While there are many ways to reach out to the underbanked -- including developing innovative products and marketing and community outreach programs -- technology finally is helping overcome some of the challenges. Technology is making engaging the underbanked profitable for banks and, in turn, beneficial for those with lower incomes. Automation has made it possible for banks to squeeze profits out of even the smallest transactions and lowered the cost of opening checking accounts to the point where it is feasible for banks to offer low- or no-minimum balance requirements.
A Second Chance: Checking Accounts
To successfully engage the underbanked, Roth says, "Financial institutions need to look at what is going to make this segment profitable," while offering products that appeal to its members. Of course, one of the flagship activities among the underbanked is check cashing. But if a consumer doesn't have an account with a bank, the institution is unlikely to provide this service.
One solution is to provide second-chance checking accounts, which provide a way to bring the underbanked into the financial mainstream and help them feel comfortable using bank products. Second-chance checking accounts typically are monitored by the financial institution for a set period and often are linked to financial education.
The Bank on San Francisco initiative advocates these second-chance checking accounts for people who have mismanaged accounts in the past. "For some banks there was some work required [to set up these accounts]," says San Francisco Treasurer Cisneros, noting that while second-chance accounts are less automated than regular checking accounts they still can be profitable for banks. He points out that New York-based Citibank ($1.3 trillion in assets) has offered these types of accounts for years.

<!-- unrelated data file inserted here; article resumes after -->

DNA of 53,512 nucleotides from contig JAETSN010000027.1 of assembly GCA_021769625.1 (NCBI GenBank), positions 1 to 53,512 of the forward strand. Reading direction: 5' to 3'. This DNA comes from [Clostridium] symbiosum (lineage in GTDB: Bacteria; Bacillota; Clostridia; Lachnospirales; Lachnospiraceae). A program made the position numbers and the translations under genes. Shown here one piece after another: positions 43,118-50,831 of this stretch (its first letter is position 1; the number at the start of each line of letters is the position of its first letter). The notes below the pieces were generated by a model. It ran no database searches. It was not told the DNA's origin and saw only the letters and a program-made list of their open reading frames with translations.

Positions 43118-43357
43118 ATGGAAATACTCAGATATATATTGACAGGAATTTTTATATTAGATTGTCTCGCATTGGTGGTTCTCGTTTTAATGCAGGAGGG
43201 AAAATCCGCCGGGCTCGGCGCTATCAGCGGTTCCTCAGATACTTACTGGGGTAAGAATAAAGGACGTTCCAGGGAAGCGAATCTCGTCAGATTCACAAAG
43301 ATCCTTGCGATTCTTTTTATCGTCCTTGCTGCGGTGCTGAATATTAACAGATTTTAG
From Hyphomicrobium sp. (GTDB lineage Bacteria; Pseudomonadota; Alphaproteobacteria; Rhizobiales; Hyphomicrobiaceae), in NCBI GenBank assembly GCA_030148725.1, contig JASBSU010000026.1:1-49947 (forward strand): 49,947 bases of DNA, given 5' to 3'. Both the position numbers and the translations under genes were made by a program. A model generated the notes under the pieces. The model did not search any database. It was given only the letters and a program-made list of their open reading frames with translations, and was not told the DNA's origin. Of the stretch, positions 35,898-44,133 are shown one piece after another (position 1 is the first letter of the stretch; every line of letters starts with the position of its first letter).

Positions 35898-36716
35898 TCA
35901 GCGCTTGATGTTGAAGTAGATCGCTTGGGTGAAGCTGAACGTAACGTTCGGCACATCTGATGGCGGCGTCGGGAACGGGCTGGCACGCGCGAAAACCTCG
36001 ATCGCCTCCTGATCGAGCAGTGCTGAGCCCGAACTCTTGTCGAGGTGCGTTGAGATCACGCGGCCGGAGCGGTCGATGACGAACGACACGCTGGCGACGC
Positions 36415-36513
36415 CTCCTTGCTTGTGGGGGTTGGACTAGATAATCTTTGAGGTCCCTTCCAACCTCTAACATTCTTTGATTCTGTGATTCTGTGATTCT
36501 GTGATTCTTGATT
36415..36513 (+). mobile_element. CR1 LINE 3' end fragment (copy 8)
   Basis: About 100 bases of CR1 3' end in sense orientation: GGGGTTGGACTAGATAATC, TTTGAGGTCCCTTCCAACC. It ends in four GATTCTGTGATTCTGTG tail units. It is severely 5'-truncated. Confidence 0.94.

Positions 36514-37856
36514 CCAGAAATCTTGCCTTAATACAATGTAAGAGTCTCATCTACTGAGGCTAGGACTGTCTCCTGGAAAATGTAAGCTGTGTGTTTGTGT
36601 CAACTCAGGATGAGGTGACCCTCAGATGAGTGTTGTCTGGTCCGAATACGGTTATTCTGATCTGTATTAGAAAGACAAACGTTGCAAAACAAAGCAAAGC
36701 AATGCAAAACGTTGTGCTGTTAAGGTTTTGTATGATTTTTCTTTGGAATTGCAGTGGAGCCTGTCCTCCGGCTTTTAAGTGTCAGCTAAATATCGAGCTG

Citi's Access Account is a non-interest-bearing transactional account that was launched in 2003, according to Janis Tarter, a spokeswoman for the bank. The Access Account also has remittance and funds transfer options, no minimum balance requirement, statements in English and Spanish, and dedicated customer service available in English, Spanish and Chinese, Tarter explains. She says a diverse range of customers is attracted to the Access Account -- when Citi piloted the product in Chicago in 2003, recent immigrants, senior citizens and students signed on for the product.
"The account-opening process for this product requires less documentation since there are no paper checks and does not require a Social Security number," Tarter explains. Despite the differences, she adds, the technology behind the Access Account isn't much different from that of the bank's traditional checking accounts -- the product engines, which the bank builds itself, are run on an IBM (Armonk, N.Y.) mainframe.